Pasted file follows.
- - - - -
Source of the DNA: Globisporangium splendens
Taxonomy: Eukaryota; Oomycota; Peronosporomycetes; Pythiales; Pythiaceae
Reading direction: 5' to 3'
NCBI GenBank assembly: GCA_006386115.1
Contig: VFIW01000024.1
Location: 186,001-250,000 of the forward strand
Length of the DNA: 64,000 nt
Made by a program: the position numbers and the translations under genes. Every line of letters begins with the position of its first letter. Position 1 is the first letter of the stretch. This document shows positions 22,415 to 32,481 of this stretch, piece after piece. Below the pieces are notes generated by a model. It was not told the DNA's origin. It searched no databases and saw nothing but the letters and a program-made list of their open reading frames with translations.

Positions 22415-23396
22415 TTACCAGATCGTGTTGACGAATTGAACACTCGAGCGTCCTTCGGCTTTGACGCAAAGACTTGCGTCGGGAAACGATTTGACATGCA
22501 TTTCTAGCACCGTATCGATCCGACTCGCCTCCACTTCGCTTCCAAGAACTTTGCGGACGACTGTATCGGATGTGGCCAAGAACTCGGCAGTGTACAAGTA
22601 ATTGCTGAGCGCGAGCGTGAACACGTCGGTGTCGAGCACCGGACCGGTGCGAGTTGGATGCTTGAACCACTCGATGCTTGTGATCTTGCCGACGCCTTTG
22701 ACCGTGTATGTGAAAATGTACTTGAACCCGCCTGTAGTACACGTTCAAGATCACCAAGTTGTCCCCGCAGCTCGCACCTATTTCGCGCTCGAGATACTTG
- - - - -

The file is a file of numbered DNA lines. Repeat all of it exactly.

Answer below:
Source of the DNA: Globisporangium splendens
Taxonomy: Eukaryota; Oomycota; Peronosporomycetes; Pythiales; Pythiaceae
Reading direction: 5' to 3'
NCBI GenBank assembly: GCA_006386115.1
Contig: VFIW01000024.1
Location: 186,001-250,000 of the forward strand
Length of the DNA: 64,000 nt
Made by a program: the position numbers and the translations under genes. Every line of letters begins with the position of its first letter. Position 1 is the first letter of the stretch. This document shows positions 22,415 to 32,481 of this stretch, piece after piece. Below the pieces are notes generated by a model. It was not told the DNA's origin. It searched no databases and saw nothing but the letters and a program-made list of their open reading frames with translations.

Positions 22415-23396
22415 TTACCAGATCGTGTTGACGAATTGAACACTCGAGCGTCCTTCGGCTTTGACGCAAAGACTTGCGTCGGGAAACGATTTGACATGCA
22501 TTTCTAGCACCGTATCGATCCGACTCGCCTCCACTTCGCTTCCAAGAACTTTGCGGACGACTGTATCGGATGTGGCCAAGAACTCGGCAGTGTACAAGTA
22601 ATTGCTGAGCGCGAGCGTGAACACGTCGGTGTCGAGCACCGGACCGGTGCGAGTTGGATGCTTGAACCACTCGATGCTTGTGATCTTGCCGACGCCTTTG
22701 ACCGTGTATGTGAAAATGTACTTGAACCCGCCTGTAGTACACGTTCAAGATCACCAAGTTGTCCCCGCAGCTCGCACCTATTTCGCGCTCGAGATACTTG